Multiplex puts brakes on twin towers amid payment row with R&F Properties

KPF’s £1bn One Nine Elms project appears to have fallen foul of the crisis sweeping China’s property market.

Delays to the twin towers project are inevitable as Multiplex is understood to be significantly reducing its 1,000-strong workforce on the job on the south bank of the Thames while it chases a late payment from client R&F Properties. It is not known how much money is involved.

Guangzhou-based R&F is one of China’s biggest developers but in January global credit ratings agency S&P declared its Hong Kong offshoot “in selective default” after it got approval from lenders to delay a $725m senior unsecured note payment.

S&P told Reuters: “We view the transaction as distressed restructuring tantamount to a default because R&F HK has insufficient resources and limited funding options to repay the maturing notes in whole in the absence of the transaction.”

However S&P said the credit rating of the Guangzhou parent remained unchanged, at CC, for now because it was not the guarantor for the bond in question.

It is not the first Chinese developer to be hit by debt problems. Last year the giant Evergrande collapsed sending shockwaves around the world. It owns thousands of flats in hundreds of cities across China – with 800 unfinished projects – but observers say it overreached itself. In December the Wall Street Journal described it as “the world’s most debt-saddled developer”. It is now the subject of a huge restructuring by the Chinese state which is attempting to head off a political crisis triggered by overborrowing in the property sector.


Both the One Nine Elms towers, designed by KPF, have topped out 

There are fears the wider problems will unnerve the market, making flats harder to sell.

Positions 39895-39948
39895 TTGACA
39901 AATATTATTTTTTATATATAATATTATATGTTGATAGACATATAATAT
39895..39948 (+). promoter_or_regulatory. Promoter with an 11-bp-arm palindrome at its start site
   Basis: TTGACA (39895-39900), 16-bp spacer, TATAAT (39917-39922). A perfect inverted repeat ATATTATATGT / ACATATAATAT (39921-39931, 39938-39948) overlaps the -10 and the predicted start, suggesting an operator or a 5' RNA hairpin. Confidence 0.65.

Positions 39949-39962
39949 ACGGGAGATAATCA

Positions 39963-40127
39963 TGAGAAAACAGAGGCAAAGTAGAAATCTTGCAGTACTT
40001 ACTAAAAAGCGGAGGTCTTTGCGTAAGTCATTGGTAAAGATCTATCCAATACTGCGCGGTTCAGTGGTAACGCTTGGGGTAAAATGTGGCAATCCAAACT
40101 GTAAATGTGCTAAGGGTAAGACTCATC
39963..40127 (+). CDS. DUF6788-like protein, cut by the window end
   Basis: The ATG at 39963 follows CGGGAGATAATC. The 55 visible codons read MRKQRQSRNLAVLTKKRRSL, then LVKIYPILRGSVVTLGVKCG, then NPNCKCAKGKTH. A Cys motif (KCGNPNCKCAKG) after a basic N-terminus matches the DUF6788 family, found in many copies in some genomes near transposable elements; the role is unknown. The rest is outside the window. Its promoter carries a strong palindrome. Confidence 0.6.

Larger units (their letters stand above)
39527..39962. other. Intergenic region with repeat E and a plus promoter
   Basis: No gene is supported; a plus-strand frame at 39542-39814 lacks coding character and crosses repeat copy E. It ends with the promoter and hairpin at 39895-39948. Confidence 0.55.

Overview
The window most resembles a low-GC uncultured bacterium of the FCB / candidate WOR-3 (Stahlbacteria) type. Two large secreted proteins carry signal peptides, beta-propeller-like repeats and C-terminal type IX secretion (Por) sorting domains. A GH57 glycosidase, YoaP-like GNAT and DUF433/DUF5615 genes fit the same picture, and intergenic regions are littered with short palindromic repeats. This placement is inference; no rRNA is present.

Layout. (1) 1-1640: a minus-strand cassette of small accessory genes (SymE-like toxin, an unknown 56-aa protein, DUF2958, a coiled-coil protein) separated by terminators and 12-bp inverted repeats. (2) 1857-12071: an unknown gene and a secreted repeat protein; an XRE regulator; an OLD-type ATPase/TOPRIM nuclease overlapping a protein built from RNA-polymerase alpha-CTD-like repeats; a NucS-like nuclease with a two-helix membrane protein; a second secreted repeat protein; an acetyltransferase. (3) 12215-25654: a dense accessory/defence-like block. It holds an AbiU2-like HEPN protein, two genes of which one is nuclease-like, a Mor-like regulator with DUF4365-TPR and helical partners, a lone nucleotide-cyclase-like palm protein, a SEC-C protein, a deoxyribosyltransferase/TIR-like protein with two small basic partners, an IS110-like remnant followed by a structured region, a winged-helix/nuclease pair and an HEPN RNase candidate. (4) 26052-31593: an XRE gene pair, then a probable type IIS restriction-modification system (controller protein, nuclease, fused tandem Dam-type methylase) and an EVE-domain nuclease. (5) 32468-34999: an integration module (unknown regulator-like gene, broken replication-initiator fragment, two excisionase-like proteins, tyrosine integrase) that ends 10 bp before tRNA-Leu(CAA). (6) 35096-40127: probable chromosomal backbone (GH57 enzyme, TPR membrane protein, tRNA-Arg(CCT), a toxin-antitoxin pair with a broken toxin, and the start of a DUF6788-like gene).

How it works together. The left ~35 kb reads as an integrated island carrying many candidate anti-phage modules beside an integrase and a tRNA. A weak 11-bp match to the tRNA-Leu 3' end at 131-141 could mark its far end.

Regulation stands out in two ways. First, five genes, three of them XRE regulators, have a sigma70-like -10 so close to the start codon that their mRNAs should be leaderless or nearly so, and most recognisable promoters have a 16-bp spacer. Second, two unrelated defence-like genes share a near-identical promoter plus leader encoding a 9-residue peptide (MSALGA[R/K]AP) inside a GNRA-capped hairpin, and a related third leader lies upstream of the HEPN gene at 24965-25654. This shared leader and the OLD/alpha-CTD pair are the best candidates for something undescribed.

Nonetheless Chinese architects top several of the global income charts, including residential, in this year’s WA100.

Work on the Nine Elms project is not expected to get back up to speed until the spring.

In a statement R&F said: “Work is continuing at One Nine Elms while we discuss a set of issues with Multiplex to ensure a successful completion of the development.”

Multiplex, which is understood to have been unpaid for months, declined to comment but it is likely the firm’s missing payments run into millions of pounds while the contractor has continued to pay subcontractors, including concrete frame specialist Byrne Bros, for their work.

A joint formal announcement on the scheme, which has topped out, is expected from Multiplex and R&F later this week.

Due to be finished at the end of next year, it will include close to 450 apartments along with a five-star hotel as well as public space – although the scheme was hit by claims last year that R&F has struggled to sell the homes.

Four years ago, R&F bought the job off another Chinese developer, Dalian Wanda, which was facing financial strains at the time.

This made Multiplex the third contractor appointed to the project. It was originally due to be built by a pairing of Interserve and China State Construction Engineering Corporation, appointed in 2015, but that team was replaced by Balfour Beatty the following summer only for the contractor to walk away that autumn after failing to agree terms. Multiplex was appointed at the start of the following year.